Cha Cha Timing

Discussion in 'Ballroom Dance' started by caw, Nov 17, 2012.

  1. caw

    caw Active Member

    I recently came upon this video featuring Alexej Slide and Anna Firstova from the WDSF, demonstrating cha cha timing. The section of the video posted below to look at is from 6:46 until 8:56.

    It seems they are saying to do the steps not on 2, 3, 4, &, 1. They are saying to step on (2)&, (3)&, 4, &, 1. I've never heard of this. Is this a new thing, or is everyone doing this except me? Also, how will that work with Guapacha Timing?

    The video is Youtube /watch?v=CWyTetWqUQY&feature=relmfu
    From 6:46 to 8:56.
  2. dlliba10

    dlliba10 Well-Known Member

    I don't think it's necessarily that she's having them step on the &s as much as she's having them use the &s to prep for the quick foot strike on the 2, 3, etc. If you count slow-slow-quick-quick-slow without thinking of what happens in between, your foot will be late in getting to the proper count. If you use the &s, not only will your foot be there on time, but also your body weight will be where it needs to be at the proper moment, because you've used that intervening & to prep for it, if that makes sense.
    XL_PT likes this.
  3. caw

    caw Active Member

    Now that I watch it a fifth time, it does look like they are stepping on the 2 and holding the (2)&, etc. I think the false start in their demonstration was throwing me off. So to clarify, what they're saying is get your foot there right away, and don't take the whole beat or you'll look late.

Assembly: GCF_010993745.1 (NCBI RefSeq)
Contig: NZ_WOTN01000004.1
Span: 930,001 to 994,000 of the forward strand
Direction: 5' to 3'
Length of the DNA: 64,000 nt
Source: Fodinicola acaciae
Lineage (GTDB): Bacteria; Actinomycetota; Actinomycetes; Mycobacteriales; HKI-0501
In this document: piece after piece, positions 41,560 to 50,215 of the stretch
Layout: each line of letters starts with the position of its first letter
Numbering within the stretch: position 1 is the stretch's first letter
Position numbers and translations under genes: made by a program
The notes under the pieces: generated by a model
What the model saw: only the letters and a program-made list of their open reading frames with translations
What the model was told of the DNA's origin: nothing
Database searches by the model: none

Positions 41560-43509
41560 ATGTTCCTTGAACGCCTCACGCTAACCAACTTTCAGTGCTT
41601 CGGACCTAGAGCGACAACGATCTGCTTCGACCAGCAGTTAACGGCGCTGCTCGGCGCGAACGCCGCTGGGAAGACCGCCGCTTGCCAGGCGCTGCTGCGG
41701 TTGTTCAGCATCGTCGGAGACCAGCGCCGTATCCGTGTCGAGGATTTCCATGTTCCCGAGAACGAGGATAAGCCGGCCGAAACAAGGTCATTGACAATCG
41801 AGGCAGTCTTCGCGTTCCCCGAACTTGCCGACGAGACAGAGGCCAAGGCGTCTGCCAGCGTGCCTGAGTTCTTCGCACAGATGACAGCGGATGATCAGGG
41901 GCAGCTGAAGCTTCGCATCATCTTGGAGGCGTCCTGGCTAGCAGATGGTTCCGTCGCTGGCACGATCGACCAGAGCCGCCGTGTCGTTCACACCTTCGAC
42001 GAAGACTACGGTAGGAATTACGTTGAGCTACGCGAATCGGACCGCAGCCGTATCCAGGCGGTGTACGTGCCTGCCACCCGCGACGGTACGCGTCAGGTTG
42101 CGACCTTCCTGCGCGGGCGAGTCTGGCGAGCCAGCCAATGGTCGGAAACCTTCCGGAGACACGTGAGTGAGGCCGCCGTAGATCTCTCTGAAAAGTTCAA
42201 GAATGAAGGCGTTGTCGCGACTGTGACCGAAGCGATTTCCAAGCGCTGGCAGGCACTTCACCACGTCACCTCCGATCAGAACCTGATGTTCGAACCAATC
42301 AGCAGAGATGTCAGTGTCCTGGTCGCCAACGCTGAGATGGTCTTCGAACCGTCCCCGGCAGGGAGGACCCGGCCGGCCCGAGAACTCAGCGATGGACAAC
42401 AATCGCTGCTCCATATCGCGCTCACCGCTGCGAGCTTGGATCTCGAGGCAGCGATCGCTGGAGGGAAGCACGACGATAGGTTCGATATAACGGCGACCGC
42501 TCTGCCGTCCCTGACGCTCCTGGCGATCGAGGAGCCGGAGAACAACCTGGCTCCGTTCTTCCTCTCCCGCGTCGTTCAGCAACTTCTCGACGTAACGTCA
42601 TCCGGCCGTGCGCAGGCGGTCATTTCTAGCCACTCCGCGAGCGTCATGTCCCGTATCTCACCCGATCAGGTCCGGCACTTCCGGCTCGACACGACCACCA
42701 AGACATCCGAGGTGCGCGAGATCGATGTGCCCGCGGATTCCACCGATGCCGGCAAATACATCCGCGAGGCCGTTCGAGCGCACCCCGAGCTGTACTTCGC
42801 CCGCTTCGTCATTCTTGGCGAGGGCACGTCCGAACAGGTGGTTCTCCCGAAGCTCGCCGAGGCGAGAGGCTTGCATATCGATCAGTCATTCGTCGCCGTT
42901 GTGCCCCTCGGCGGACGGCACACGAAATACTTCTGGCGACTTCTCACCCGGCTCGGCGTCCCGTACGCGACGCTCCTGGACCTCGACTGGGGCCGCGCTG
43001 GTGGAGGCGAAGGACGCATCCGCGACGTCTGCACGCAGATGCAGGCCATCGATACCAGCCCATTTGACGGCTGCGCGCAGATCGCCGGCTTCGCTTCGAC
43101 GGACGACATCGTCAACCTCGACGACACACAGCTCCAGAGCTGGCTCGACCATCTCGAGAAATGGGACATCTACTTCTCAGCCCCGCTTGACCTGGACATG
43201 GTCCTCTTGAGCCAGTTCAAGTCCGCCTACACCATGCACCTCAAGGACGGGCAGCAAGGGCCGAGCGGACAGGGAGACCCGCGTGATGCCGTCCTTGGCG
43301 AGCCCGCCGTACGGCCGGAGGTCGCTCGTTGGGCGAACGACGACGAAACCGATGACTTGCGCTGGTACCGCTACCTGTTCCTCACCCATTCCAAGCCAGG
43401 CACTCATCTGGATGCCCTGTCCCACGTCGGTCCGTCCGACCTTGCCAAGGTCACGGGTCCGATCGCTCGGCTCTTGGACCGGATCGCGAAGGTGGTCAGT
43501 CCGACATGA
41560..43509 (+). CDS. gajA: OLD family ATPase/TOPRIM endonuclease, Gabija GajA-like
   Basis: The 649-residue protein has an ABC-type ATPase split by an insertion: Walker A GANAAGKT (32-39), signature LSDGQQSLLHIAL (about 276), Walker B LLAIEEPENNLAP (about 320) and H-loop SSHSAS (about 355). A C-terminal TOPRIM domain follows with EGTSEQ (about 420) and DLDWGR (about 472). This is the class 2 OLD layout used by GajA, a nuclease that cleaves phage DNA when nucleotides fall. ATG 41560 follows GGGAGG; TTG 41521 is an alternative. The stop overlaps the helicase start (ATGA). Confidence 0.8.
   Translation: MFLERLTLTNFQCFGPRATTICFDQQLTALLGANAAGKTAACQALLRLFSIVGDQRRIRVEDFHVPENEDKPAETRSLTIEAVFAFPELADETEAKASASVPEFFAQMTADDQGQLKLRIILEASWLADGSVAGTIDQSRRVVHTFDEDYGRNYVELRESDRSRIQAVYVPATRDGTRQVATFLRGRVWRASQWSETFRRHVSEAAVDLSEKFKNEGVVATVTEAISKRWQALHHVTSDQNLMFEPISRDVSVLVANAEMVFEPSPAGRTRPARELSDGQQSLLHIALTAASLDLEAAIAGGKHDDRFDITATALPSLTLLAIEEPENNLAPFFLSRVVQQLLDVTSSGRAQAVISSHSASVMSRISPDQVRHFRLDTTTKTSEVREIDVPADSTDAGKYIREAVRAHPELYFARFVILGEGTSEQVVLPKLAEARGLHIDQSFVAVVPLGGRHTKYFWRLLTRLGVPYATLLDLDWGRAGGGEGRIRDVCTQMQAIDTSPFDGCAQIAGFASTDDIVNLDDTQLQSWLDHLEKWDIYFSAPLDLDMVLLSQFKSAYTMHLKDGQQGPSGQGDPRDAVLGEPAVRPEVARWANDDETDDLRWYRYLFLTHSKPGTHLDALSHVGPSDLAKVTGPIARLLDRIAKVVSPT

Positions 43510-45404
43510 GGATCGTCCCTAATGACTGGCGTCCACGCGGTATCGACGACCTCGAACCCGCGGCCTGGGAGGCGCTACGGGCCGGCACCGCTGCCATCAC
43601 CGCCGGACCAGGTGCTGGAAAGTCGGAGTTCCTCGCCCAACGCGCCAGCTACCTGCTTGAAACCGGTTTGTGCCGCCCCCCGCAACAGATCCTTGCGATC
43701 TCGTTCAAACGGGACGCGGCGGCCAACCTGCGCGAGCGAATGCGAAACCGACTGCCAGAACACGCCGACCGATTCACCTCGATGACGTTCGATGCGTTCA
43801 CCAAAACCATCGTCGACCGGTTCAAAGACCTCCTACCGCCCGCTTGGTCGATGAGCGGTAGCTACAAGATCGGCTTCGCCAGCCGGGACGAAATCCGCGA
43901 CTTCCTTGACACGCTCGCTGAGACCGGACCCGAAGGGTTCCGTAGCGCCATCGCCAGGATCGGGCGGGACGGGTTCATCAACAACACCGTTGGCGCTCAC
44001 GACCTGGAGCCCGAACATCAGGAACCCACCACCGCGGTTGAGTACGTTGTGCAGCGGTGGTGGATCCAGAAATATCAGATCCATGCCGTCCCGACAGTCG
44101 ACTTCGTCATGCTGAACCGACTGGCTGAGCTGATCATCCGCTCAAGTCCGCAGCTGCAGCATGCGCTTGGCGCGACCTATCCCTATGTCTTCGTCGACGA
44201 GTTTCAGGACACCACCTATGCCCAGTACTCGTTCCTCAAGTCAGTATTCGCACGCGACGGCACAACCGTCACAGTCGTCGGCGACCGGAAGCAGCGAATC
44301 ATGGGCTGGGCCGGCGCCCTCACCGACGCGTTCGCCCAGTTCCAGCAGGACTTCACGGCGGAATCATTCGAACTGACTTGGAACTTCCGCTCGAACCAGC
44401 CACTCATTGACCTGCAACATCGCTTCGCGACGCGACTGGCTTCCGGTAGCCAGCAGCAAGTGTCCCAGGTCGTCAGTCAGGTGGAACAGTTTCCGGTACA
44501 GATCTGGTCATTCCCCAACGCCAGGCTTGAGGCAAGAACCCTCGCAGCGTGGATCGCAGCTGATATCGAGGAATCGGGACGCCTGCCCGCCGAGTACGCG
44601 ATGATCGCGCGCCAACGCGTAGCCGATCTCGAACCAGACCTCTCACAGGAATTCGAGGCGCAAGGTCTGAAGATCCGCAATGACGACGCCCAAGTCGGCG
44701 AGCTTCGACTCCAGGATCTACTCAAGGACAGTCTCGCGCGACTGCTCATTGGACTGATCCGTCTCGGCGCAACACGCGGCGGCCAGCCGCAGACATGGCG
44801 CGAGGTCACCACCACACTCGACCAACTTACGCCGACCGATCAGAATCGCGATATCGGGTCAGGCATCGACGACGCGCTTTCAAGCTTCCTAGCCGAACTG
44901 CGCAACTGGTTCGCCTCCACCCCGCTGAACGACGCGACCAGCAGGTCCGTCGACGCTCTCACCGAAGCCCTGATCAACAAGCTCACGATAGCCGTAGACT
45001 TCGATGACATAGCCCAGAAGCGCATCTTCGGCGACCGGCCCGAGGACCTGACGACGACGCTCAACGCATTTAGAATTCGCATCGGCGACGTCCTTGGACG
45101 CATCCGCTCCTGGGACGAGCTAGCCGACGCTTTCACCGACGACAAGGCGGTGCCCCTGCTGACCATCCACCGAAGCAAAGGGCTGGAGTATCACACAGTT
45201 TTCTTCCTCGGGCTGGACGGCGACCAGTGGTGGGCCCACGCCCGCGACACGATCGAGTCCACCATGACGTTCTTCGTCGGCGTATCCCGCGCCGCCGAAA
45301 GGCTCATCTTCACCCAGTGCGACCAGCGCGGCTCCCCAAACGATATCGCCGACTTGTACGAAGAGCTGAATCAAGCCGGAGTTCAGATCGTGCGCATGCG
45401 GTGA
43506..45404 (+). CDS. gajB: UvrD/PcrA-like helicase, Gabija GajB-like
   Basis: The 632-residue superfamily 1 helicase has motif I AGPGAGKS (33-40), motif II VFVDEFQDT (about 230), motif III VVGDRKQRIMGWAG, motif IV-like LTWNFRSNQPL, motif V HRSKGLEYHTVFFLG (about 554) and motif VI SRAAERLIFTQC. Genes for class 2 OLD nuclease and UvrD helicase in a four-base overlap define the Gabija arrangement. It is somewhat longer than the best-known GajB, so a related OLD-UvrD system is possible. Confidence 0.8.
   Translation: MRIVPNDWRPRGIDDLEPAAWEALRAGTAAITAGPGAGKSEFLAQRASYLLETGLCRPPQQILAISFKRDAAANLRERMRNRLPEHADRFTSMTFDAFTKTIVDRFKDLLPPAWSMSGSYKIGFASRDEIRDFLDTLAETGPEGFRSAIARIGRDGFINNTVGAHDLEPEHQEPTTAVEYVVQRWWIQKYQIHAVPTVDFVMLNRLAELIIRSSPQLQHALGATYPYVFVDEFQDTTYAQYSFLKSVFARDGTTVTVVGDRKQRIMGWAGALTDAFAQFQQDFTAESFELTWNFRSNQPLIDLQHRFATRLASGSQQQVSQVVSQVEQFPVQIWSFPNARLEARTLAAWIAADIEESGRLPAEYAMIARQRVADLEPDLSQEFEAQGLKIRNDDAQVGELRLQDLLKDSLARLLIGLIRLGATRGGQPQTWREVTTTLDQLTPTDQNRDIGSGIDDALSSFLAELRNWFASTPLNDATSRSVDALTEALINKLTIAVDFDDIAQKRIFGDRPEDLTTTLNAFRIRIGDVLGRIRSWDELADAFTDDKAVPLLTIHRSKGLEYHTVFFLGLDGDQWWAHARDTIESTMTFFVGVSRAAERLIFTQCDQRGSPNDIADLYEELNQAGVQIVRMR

4. vit

    vit Active Member

    Isn't it weird that you don't understanding the thing that should be more understandable to children than usual teaching methods :D

    What they are trying to say is that you have to put your foot on the floor before the beat, so you do a weight transfer precisely on the beat. That is creating an illusion of being faster. Seems to be a trend thesedays. What's interesting, even most people in my salsa venue are dancing that way, although they were never dancing latin

    However, like some other WDSF videos, this is also a demonstration of very confused trainers. And my personal opinion is that a dance shown by that young couple, which is said to be an x times Russian champion, is plain awful. I want to see some nice, fluid and natural body movement and not Matrix-like warp speed robotic dancing like on the video + considerable balance problems when dancing twice slower than normal speed. But it's probably just me, it seems that I've been too long in salsa world now. However, latin trainers in my area never liked Silde's style either, and they are not dancing salsa
  5. opendoor

    opendoor Well-Known Member

    @vit Sorry for asking (I´m a salsa, no latin dancer): but do they perhaps try to teach the concept of step projecting, but actually haven´t entirely understood it yet themselves?
  6. tangotime

    tangotime Well-Known Member

    It will not.. Guapacha is a " compressed , 2/3
  7. vit

    vit Active Member

    Ehmmm ... I'm not familiar with step projecting concept (my latin trainers never used it and also, I don't live in England, so for various things, they are using words from local vocabulary), so maybe someone else can answer your question. Anyway, Silde and his partner were obviously able to satisfy the judges with their dancing, because they were placing them at first place (ok, there were some other rumors, but I don't want to comment them), but - being able to dance something and being able to teach someone else how to dance it are two different things

    Anyway, I don't disagree with their intention. It's just a matter of question will you time your foot placement, weight transfer or body action to the music, because they don't happen at the same time but in that order (and also, it depends how much of body action is produced by weight transfer and how much using the core muscles etc). Just I didn't like introduction of additional unconventional cha cha timing as a teaching method and I didn't like the result of that teaching method
    opendoor likes this.

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